As you’re no doubt aware, many of the universities in Victoria are now mandating Covid-19 vaccination for staff and students as part of their roadmaps for re-opening. As we haven’t had to close or endure the world’s longest lockdown, our circumstances here in South Australia are somewhat different. However, as we look at national and local trends of reaction to the pandemic and the restoration of ‘normal’, the question of whether we will find ourselves in a position where vaccination becomes mandatory to access services such as higher education is now very much a live one.

This is an important topic on which we would very much welcome your views, and I enclose a link to a very brief survey a bit further down in this email for that purpose.

Personally, I have an irrational fear of sharks. Great white sharks to be specific. Thanks to seeing Jaws at what was probably too early an age. I’ve never seen one in the flesh and if I ever do, I hope it will be from within the relative safety of a shark cage – as that affords proven protection from being wholly or partially eaten. I sometimes wonder at the laissez-faire attitude of beachgoers as they wade happily into the depths, without cages, fully aware that there is a chance that Bruce or one of his many pointy-toothed hungry mates may have rocked up for the afternoon buffet and feeling a little peckish. I usually say to any friends within earshot at such times, ‘if we lived in Africa, on the Serengeti plains, and I told you there were lions spotted just over that hill, and they ate someone last week, you wouldn’t go for a bloody walk there would you?´ My friends are used to this and normally counter with a shrug and comments along the lines of ‘sure what are the odds?’ or ‘just make sure there’s someone further out than you are.’  Fair enough. We each take our chances every day.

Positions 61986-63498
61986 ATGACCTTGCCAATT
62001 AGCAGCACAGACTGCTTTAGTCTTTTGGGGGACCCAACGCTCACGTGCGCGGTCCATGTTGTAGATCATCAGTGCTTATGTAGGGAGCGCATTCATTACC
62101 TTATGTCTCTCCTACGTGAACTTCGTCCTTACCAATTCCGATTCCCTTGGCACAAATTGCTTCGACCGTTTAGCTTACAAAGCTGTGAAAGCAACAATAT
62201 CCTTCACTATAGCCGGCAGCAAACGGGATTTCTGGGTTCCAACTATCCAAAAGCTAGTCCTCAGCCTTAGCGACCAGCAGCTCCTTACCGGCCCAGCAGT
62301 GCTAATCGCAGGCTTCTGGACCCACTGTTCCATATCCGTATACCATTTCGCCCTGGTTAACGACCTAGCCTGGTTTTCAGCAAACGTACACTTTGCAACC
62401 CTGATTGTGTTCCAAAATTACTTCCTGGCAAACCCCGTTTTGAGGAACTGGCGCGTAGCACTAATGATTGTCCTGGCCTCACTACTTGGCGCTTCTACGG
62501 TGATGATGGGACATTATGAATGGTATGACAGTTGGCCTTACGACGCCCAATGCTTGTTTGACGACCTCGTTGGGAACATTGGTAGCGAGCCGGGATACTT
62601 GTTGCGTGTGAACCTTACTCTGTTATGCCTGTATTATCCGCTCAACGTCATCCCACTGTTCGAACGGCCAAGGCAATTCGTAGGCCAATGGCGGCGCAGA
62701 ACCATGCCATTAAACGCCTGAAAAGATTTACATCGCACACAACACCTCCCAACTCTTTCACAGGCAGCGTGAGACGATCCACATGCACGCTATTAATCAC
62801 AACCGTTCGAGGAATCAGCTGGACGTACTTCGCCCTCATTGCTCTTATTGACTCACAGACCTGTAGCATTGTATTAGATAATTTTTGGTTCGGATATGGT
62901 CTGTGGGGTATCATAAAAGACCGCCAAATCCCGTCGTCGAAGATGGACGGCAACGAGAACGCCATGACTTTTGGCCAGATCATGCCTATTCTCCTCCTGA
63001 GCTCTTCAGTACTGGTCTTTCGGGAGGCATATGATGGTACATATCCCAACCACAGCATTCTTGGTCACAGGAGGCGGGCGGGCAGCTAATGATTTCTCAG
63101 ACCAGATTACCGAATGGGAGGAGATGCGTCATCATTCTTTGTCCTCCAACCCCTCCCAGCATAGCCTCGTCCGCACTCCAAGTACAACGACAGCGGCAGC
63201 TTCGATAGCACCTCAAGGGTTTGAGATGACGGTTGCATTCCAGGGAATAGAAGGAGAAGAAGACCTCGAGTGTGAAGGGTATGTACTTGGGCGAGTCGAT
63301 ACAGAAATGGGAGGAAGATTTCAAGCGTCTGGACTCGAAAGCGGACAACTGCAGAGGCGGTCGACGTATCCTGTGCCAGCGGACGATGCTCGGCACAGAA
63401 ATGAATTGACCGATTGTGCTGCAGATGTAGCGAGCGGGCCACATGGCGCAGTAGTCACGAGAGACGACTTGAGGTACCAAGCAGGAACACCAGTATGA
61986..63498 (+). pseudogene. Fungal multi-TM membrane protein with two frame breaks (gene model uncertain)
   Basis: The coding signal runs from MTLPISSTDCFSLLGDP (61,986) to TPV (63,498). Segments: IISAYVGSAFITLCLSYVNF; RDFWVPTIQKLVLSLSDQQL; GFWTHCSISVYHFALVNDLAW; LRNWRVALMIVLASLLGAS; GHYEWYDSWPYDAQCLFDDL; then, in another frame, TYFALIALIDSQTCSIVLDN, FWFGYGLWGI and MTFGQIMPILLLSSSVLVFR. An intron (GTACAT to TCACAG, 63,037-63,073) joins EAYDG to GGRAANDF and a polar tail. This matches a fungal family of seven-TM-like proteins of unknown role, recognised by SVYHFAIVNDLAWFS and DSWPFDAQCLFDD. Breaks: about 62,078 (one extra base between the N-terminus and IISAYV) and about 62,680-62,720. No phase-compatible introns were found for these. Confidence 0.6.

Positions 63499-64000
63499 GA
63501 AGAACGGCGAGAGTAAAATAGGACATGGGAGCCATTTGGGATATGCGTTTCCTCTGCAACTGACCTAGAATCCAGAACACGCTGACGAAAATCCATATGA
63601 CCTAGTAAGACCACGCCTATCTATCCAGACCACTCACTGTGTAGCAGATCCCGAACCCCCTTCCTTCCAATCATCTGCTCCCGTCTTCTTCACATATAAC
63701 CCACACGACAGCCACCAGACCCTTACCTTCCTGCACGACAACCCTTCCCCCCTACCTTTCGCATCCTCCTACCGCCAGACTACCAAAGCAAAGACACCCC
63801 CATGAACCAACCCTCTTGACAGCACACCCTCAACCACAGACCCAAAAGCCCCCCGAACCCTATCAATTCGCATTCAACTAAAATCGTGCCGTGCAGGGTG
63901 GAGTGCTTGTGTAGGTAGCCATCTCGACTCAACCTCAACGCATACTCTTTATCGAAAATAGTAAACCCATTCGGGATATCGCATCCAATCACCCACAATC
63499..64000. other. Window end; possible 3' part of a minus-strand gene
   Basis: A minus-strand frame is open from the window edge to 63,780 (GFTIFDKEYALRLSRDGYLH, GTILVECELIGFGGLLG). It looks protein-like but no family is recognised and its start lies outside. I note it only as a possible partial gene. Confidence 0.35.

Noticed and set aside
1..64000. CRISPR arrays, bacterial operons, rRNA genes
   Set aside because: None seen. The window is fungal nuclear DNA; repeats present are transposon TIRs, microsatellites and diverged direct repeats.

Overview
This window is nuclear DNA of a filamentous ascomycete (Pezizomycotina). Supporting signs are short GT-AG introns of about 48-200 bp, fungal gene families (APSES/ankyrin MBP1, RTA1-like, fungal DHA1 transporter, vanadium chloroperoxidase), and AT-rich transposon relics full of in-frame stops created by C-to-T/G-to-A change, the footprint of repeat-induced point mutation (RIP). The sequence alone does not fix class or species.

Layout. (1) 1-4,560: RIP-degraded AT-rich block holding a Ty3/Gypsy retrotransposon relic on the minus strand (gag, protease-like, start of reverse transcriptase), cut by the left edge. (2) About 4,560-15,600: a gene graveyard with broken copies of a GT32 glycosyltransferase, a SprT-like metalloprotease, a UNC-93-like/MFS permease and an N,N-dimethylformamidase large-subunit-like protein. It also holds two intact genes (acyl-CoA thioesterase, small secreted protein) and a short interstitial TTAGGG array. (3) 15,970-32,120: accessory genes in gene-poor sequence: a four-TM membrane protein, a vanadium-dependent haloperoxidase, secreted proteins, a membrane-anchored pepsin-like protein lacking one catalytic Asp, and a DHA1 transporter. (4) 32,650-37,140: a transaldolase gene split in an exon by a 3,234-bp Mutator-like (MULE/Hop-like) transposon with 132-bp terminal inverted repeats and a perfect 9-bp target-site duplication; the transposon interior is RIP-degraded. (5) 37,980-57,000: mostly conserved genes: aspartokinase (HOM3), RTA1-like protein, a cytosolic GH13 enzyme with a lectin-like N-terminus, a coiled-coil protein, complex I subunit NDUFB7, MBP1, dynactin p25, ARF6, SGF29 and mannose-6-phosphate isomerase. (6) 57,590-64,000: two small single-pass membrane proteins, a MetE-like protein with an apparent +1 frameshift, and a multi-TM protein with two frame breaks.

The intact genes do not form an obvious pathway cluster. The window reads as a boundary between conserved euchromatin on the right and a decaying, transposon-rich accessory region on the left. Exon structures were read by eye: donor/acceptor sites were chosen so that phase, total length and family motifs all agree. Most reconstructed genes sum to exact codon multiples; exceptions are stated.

If Covid-19 was the size of a great white shark I’m guessing that people would take more and greater steps to avoid it or protect themselves from it. And many of us already are. Vaccination is our metaphorical shark cage. But there are still those saying ‘what are the odds…’ or worse, and dressing this position up as somehow being a conscientious objection to an action which they interpret as infringing their civil liberties. These same people are required to sit and pass a driving test and to wear a seatbelt for their protection and the protection of others. Or if they choose not to drive and only ever walk places, they are still required to stop and wait to cross roads at a red light signal, for their protection and the protection of others. You get my point. Civil liberties are not only about the individual. They’re different to choices. Choices are always linked to consequence and should be informed. So, I’ll stick to a few informative facts. You’re welcome to check them.